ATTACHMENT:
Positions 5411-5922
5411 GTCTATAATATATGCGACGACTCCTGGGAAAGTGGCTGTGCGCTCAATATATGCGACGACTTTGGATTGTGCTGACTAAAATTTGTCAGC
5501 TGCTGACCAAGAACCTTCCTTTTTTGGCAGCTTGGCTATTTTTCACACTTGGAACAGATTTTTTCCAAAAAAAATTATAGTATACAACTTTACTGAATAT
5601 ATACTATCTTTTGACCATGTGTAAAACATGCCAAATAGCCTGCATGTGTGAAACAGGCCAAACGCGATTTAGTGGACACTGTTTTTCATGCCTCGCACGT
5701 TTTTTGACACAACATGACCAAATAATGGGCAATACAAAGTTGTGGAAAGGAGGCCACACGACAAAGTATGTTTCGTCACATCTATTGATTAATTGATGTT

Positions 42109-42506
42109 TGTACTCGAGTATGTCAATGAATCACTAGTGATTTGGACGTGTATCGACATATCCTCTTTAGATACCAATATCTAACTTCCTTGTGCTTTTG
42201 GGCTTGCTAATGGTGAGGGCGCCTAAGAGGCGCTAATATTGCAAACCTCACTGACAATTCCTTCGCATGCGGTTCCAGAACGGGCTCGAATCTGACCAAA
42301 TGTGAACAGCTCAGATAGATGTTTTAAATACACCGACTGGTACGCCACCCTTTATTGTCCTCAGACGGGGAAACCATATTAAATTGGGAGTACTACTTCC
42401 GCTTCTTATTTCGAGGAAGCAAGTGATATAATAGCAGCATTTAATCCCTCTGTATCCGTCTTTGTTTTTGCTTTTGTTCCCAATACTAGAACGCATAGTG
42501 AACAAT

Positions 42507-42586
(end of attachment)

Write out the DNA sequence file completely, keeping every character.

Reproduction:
Positions 5411-5922
5411 GTCTATAATATATGCGACGACTCCTGGGAAAGTGGCTGTGCGCTCAATATATGCGACGACTTTGGATTGTGCTGACTAAAATTTGTCAGC
5501 TGCTGACCAAGAACCTTCCTTTTTTGGCAGCTTGGCTATTTTTCACACTTGGAACAGATTTTTTCCAAAAAAAATTATAGTATACAACTTTACTGAATAT
5601 ATACTATCTTTTGACCATGTGTAAAACATGCCAAATAGCCTGCATGTGTGAAACAGGCCAAACGCGATTTAGTGGACACTGTTTTTCATGCCTCGCACGT
5701 TTTTTGACACAACATGACCAAATAATGGGCAATACAAAGTTGTGGAAAGGAGGCCACACGACAAAGTATGTTTCGTCACATCTATTGATTAATTGATGTT

Positions 42109-42506
42109 TGTACTCGAGTATGTCAATGAATCACTAGTGATTTGGACGTGTATCGACATATCCTCTTTAGATACCAATATCTAACTTCCTTGTGCTTTTG
42201 GGCTTGCTAATGGTGAGGGCGCCTAAGAGGCGCTAATATTGCAAACCTCACTGACAATTCCTTCGCATGCGGTTCCAGAACGGGCTCGAATCTGACCAAA
42301 TGTGAACAGCTCAGATAGATGTTTTAAATACACCGACTGGTACGCCACCCTTTATTGTCCTCAGACGGGGAAACCATATTAAATTGGGAGTACTACTTCC
42401 GCTTCTTATTTCGAGGAAGCAAGTGATATAATAGCAGCATTTAATCCCTCTGTATCCGTCTTTGTTTTTGCTTTTGTTCCCAATACTAGAACGCATAGTG
42501 AACAAT

Positions 42507-42586